The Vatican's response


THE VATICAN in its statement responding to criticism from the Taoiseach acknowledges the “anger, confusion and sadness” of the faithful in Ireland. Unfortunately, its statement shows that it is still struggling to engage with those feelings.

There are a few points of detail on which the Vatican’s response is convincing. It makes a good argument, for example, that the Taoiseach took out of context an apparently damning claim by the then Cardinal Ratzinger that the standards of democratic civil society do not apply to the church. It is entirely legitimate for the Vatican to seek to balance some of the Taoiseach’s more emotive rhetoric and to challenge his claim that as little as three years ago, the Holy See attempted to frustrate inquiries into child abuse. But Irish Catholics, and citizens in general, had a right to expect much more from an institution that sets itself up as the ultimate arbiter of spiritual and moral truth than some effective debating points.

The most notable aspect of the Vatican statement is what it does not contain – any substantial reflection on the Cloyne report itself. While declaring itself “sorry and ashamed” for the suffering of victims, it expresses neither sorrow nor shame for the systematic covering up of abuse by church authorities.

The central issue is a letter from the papal nuncio, Archbishop Luciano Storero, to the Irish Bishops Conference in January 1997. The nuncio described the framework document on child abuse, which urged full disclosure to the civil authorities, as “merely a study document” which could be “highly embarrassing and detrimental”. The Cloyne report finds that this letter gave succour to those within the church who did not wish to comply with the new framework.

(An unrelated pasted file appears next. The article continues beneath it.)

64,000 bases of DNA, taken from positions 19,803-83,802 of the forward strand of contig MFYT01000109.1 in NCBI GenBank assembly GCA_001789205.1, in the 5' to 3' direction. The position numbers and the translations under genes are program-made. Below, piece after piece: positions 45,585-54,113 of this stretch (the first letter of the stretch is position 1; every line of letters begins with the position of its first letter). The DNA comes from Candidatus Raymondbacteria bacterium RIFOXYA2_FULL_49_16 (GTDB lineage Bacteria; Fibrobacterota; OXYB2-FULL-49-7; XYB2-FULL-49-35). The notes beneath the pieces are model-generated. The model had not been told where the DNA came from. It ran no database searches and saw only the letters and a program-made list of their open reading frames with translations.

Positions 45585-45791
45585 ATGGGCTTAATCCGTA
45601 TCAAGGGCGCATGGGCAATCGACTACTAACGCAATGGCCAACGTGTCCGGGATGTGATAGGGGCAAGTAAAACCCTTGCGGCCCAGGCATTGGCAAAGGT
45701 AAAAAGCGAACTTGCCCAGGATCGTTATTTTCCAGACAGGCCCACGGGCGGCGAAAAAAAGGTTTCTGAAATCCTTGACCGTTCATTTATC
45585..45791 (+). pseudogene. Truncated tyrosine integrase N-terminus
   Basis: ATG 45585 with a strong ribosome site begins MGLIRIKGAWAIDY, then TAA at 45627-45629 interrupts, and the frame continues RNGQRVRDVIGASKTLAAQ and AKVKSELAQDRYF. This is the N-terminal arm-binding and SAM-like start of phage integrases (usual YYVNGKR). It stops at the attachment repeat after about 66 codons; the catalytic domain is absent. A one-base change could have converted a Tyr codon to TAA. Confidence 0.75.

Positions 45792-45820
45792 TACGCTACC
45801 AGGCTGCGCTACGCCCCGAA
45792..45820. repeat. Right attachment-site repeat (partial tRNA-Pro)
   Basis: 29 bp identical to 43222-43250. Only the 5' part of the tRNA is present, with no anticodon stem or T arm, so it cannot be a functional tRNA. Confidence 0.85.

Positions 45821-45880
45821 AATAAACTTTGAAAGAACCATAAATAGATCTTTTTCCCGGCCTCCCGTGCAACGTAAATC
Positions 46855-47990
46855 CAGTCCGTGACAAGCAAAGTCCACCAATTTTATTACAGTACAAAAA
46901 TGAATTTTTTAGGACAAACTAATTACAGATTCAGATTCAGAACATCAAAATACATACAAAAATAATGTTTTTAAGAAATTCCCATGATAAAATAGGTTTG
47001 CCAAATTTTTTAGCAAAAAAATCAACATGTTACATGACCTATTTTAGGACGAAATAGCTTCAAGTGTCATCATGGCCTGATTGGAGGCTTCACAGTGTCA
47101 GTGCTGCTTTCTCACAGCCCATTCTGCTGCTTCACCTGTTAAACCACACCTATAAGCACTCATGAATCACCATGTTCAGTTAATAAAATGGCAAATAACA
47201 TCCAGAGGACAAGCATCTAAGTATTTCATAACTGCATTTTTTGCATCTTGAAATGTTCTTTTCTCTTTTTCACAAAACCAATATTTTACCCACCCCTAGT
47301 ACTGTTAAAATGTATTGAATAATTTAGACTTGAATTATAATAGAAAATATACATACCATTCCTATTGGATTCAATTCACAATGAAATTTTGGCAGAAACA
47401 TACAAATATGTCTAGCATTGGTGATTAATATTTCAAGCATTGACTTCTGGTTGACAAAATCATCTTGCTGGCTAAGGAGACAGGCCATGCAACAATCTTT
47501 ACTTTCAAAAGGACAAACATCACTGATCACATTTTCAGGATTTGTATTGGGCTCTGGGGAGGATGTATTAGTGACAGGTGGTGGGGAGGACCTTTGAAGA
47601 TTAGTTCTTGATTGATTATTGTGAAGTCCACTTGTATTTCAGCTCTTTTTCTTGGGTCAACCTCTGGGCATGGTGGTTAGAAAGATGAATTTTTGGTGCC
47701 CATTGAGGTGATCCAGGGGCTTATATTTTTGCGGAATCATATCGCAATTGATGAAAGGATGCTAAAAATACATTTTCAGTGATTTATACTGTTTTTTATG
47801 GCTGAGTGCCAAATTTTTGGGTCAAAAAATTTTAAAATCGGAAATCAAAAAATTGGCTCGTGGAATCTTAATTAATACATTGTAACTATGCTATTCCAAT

In essence, the Vatican’s argument in its response is that the framework was indeed a study document rather than an official and binding statement of church policy. This begs a basic question. Given that the Vatican was heavily involved in the drawing up of the framework document, why did it think a mere “study document” was a sufficient response to such a grave crisis?

The basic weakness of the response is its pervasive air of academic distance. It is heavily freighted, in a manner all too familiar from previous Vatican documents, with references to the fine points of canon law. It still dwells heavily on the need for church responses to allegations of child abuse to be “in harmony with canonical procedures”, as if those procedures had some relevance to child protection.

There is no sense in the document of the moral urgency of ending, once and for all, a corrupt culture of placing the interests of the church as an institution before the welfare of children. In this regard, the Vatican’s statement is more a manifestation of the problem than a response to it. It is quite extraordinary, for example, that the Vatican can say, with a straight face, that “the firm and determined approach adopted by the Irish bishops . . . made it unnecessary for [The Holy See] to intervene further”. Did it really believe, despite all the evidence to the contrary, that the covering up of child abuse had simply ceased by 1997?

It is hard to avoid the sense that the Vatican is still more concerned with avoiding any admission of legal responsibility than with the anger, confusion and sadness of the faithful. To a moral and spiritual crisis, it has given only a bureaucratic, self-serving and legalistic response.